boyhitscar at the Masquerade

standaloneLast night’s show at the Masquerade began with a long chord played by Stand Alone, a five-piece progressive rock band from Atlanta, Georgia. The venue was still filling up as they performed, and vocalist Kenny worked diligently to get the crowd roused from this week’s somber atmosphere. They played loud and hard, switching between melody-heavy hard rock ballads and lyric-intensive nu-metal ramblings.

Next up was Branded with Fear, another local band. Their modern rock sound worked wonders on-stage, drawing brandedcomparisons to Breaking Benjamin. Playing songs from their new EP, In My Head, they impressed the crowd with their instrument-heavy performance. It wasn’t until about half-way through their set that they managed to fully capture the crowd’s attention with a heavy rendition of Garth Brook’s “The Thunder Rolls.” A very fitting song for the crowd, to say the least.

Sub Cam took the stage soon after, making them the third subcam1band of the night to hail from the good ol’ ATL. Starting off slow, their sound was surprisingly subdued. As their set continued, they began to feed off the energy of the crowd. This culminated into a harrowing cover of Alice in Chain’s “Rooster.” Their performance very quickly turned from that of a young rock band on stage in a mid-sized venue, to one worthy of arena status. With every member of the band showing off their skills, they very quickly turned the atmosphere of the crowd. Sub Cam is definitely a band to watch out for in the near future.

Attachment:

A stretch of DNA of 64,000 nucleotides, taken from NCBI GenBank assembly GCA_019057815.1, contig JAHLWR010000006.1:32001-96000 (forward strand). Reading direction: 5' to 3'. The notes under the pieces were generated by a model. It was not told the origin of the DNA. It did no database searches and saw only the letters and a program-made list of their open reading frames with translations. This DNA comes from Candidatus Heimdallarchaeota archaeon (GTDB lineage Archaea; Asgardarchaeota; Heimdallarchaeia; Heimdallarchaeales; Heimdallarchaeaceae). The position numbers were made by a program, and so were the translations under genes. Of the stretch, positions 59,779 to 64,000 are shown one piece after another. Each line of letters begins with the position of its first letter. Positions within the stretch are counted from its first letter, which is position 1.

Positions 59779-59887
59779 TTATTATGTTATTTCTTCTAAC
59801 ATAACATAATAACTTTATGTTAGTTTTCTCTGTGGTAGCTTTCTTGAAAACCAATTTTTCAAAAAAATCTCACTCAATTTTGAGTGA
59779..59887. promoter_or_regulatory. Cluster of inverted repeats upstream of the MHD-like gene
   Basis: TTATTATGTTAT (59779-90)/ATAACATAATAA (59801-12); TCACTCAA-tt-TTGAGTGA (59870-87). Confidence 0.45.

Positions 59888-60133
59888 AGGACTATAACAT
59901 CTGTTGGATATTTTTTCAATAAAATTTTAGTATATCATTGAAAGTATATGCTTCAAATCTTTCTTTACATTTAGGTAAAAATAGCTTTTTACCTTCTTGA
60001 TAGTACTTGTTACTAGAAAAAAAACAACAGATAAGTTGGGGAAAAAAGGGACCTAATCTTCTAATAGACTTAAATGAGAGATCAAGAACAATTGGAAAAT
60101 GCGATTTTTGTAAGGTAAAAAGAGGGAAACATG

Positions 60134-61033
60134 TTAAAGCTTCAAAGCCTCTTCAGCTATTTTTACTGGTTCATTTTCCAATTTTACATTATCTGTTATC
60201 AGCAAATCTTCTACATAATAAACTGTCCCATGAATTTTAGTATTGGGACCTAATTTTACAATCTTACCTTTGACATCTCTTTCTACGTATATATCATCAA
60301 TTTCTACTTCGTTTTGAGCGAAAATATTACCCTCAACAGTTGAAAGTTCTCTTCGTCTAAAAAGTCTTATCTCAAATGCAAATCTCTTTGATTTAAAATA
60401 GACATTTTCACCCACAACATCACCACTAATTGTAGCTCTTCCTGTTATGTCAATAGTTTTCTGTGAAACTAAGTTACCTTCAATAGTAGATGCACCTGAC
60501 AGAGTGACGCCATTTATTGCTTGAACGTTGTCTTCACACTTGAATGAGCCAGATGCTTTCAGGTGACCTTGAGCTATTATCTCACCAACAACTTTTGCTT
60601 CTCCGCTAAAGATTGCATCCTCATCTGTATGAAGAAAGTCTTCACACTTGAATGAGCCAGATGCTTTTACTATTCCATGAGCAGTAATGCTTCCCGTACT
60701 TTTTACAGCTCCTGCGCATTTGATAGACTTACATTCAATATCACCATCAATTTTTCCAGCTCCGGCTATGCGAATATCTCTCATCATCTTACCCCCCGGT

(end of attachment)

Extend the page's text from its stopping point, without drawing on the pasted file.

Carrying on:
With the crowd now in full effect, Dear Enemy, another Atlanta-based band, took stage and absolutely dearenemyhi-jacked the show. With a set full of songs that seem to draw influences from recent post-hardcore trends, such as instrumental breakdowns that get the crowd into a frenzy. Their energy fed directly to the crowd, and the crowd returned it ten-fold, with pits forming every few minutes and roaring commendations. Dear Enemy were easily my favorite band of the night, and seemed to have been the crowd favorite as well.

Headlining was boyhitscar, a hard rock band from Los Angeles, California. Similar to Dear Enemy before them, boyhitscar came on stage and boyhitscarimmediately began to bring down the house. With a new album due this year, they shook things around with a more modern, hardcore sound. The crowd ate it up, and they continued to feed them tracks from their back-catalog, occasionally dropping new songs that worked to stir the crowd into feverish delight.

The Masquerade was host to a slew of wonderful local bands, and what I could call one of the best local line-ups you could possibly see. After a night full of heavy vibrations, I left, placated in my realization that Atlanta has more to offer than any other city when it comes to talent.

Jackie Cortez, Contributor

Photos courtesy of Jackie Cortez.

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